Fifty years on, Root's book is still as clear as consomme and as complex and satisfying as quality cassoulet. The first time I read it, I went through it like a novel. Good reading though it is, I've always wanted to do more with it---specifically to eat my way through its index. So when the editors of Conde Nast Traveler called me to discuss a culinary odyssey in the spirit of the Tour de France, I immediately envisioned Root's division of French cooking into three territories, each named for its signature cooking fat: the Domain of Lard, the Domain of Oil, and the Domain of Butter.

So, with Root's findings firmly in mind and guiding the process, the author and his chef buddy hit the highway in France, starting in Lameloise. Then they begin working their way through the Alps, near to Grenoble, before heading south, southwest, hitting the highlights of Nimes, St. Remy, Tolouse, then abruply heading northwest toward Limoges, and then, somehow, working their way back to Paris. And these, of course, aren't the only places they stopped along the way. Over the same time period of the Tour de France last summer. They even brought bikes along to give their trip an authentic feel.

I wish I didn't have to type out every little bit I'd like to quote, because I'm sure you're wondering what I'm going on about. I'm not going to put you out of your misery, but neither am I going to make this post any longer than it needs to be, so, to try and draw this thing to something near closure, I will say that I cannot believe anyone in their right mind would take this article and use it as vacation planning material. This idea is completely egregious and so not what French cooking is about. It's a typically American idea to race through an entire country's edible delights in twenty some odd days. While I hate to side with the French on anything, but if they decided to bitchslap this guy, I'd be right behind them, handing them the tools they needed for the job.

I mean, honestly, how much foie gras can a reasonable person be expected to consume over a two-week period? These guys were not reasonable. They just wanted to shove everything they could lay their grubby paws on down their gullets and keep on keepin' on. In this race to sample as much as possible, they missed, I believe the real reason people want to go to Provence and sit in a garden to eat a fine meal: that they can chill out and savor the taste of the food. LikeI said above, I believe the French have the food down pat, and it's, in my humble opinion, not something to be gobbled greedily. It's rich stuff. Foie gras, while wonderful, is not something you want to snarf every day of the week. Truffles, while lovely, are also rich and should be consumed every now and again, and not every day, because then you'd lose your appreciation for their rarity. By the end of the article, I hadn't eaten a damn thing, but I was full. Stuffed to the gills full. Well, actually, no, I wasn't. I'm fibbing. I had a full-on craving for foie gras, but it's not like I had any laying around the house, cluttering up the fridge. I had to settle for pineapple upside-down cake, which was more satisfying than, I have to think, their adventures had to have been.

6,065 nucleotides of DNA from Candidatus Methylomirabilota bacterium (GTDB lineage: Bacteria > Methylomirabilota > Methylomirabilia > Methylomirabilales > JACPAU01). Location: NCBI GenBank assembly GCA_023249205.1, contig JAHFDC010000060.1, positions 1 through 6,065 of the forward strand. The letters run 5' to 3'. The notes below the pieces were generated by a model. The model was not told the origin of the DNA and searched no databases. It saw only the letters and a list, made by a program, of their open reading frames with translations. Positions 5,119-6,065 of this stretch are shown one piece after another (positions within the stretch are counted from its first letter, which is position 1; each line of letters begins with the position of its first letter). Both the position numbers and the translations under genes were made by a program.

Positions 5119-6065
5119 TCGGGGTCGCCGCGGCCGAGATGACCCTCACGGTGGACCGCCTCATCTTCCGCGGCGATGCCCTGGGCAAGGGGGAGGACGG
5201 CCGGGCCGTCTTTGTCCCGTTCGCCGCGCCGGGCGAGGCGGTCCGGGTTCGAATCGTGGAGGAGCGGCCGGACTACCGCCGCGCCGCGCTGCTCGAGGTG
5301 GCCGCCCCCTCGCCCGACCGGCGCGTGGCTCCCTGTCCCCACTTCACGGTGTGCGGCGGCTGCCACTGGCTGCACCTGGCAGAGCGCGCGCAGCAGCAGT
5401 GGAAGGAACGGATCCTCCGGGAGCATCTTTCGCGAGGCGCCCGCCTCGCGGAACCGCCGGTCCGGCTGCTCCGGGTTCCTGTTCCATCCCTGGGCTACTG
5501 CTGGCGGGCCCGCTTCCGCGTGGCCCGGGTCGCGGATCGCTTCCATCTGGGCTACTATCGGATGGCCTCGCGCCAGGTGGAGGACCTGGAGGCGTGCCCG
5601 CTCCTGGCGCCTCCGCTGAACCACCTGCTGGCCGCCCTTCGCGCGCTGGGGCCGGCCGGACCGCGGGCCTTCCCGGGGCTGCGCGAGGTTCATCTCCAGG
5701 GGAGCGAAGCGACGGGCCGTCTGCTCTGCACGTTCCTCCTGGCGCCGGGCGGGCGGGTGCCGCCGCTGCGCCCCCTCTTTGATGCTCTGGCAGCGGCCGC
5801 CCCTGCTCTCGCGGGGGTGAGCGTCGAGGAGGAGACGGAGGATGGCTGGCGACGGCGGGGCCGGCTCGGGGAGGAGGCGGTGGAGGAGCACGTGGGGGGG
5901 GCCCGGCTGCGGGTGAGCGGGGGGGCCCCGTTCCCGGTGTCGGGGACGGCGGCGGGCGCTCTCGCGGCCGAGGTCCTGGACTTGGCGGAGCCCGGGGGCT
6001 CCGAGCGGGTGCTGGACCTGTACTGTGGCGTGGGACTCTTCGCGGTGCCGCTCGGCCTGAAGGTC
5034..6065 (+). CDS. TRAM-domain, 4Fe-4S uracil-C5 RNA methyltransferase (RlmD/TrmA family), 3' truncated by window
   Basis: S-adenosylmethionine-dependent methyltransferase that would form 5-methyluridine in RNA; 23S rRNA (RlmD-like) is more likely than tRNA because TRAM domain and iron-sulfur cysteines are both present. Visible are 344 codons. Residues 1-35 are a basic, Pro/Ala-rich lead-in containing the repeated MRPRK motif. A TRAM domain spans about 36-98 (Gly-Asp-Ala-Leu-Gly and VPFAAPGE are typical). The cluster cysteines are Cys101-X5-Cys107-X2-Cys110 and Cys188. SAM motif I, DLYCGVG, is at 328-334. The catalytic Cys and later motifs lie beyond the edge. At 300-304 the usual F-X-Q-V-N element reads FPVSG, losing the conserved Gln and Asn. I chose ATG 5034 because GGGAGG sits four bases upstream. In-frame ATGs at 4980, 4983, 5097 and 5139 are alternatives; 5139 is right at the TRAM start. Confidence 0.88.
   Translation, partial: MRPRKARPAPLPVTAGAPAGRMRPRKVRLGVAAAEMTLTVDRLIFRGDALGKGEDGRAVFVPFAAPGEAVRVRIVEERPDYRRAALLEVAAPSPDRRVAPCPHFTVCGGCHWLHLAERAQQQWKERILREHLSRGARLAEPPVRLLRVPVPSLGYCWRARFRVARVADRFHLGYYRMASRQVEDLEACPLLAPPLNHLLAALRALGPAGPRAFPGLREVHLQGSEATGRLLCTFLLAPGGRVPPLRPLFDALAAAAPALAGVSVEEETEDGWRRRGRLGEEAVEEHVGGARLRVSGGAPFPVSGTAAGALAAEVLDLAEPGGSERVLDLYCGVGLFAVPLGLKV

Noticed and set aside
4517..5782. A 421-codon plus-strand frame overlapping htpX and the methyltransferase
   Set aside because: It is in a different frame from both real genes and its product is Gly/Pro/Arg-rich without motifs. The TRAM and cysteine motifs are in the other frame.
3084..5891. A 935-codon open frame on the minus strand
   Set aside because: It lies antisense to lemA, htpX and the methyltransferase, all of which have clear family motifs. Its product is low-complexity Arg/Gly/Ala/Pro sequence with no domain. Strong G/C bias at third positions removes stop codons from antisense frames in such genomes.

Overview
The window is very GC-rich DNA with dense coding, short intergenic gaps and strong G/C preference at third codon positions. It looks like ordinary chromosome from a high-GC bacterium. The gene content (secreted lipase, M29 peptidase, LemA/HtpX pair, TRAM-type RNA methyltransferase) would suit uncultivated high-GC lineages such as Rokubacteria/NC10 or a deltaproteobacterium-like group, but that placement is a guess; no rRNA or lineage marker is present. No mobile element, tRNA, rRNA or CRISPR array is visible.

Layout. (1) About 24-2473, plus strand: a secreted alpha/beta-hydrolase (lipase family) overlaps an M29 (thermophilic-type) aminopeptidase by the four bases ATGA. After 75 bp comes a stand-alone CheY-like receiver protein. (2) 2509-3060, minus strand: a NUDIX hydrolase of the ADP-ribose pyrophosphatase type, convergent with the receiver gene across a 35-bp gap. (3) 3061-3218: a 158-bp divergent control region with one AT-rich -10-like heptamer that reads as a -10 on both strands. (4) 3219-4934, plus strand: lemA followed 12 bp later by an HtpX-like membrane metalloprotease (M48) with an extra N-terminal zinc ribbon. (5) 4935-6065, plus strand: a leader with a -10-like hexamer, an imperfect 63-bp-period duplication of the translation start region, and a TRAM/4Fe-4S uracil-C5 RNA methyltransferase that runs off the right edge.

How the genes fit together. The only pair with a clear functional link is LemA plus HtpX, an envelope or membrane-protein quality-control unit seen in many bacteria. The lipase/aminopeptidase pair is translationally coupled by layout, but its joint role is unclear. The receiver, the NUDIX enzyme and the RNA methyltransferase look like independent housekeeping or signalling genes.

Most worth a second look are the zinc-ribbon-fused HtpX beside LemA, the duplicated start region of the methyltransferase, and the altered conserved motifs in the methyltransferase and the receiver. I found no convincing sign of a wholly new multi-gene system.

While Sachs does hit the highlights of culinary exhaustion---even he gets weary of foie gras---he and his pal refuse to "bonk," which reportedly is cyclist lingo for running out of energy. Toward the end of the article, despite my foie gras craving, I just felt like shouting, "Surrender! You can't take it anymore! Admit it! A bloody bike race is one thing, but this isn't a bike race! Even the French don't eat like you want to believe they do!" But, no, it was off to sample the delights of yet another three-Michelin-starred restaurant. How bloody arrogant can you be? How can you honestly give the chef the credit they deserve for their creations when all you're doing is eating at one Michelin starred restaurant after another? Comparing apples to apples is one thing, but even though I've never been to France, the stories I love to hear from people who have been are when they found a small, deserted, gem of a brasserie after taking a wrong turn. These are the stories you really want to hear about when someone's talking about France. What did the author miss in his race to sample the best of the best because he was impelled to follow the course some other author said he should follow in a book published almost fifty years ago?

Bleh. I have to think a Turkish prison would have provided more culinary excitement. At least at the prison, you would never know what was going to be served up. Would it be moderately tasty? Would it even be edible? Could something be good in a Turkish prison? These guys, however, wanted only the best.

This whole trip went against the grain of what makes French cooking so sublime: making the most out of what you have before you. Funny that the author completely missed this.

Posted by Kathy at March 23, 2005 01:58 PM

I'm presuming you meant 'gem of a brasserie' instead of 'brassiere' (which gave me an entirely *different* mental picture...)

Posted by: LDH at March 23, 2005 03:56 PM

WHOOPS! (insert furious editing here)


Posted by: Kathy at March 23, 2005 03:58 PM

Think that's bad? Adam and friend literally stuff themselves with as much foie gras in one evening as possible here:

Posted by: eater at October 28, 2005 04:40 PM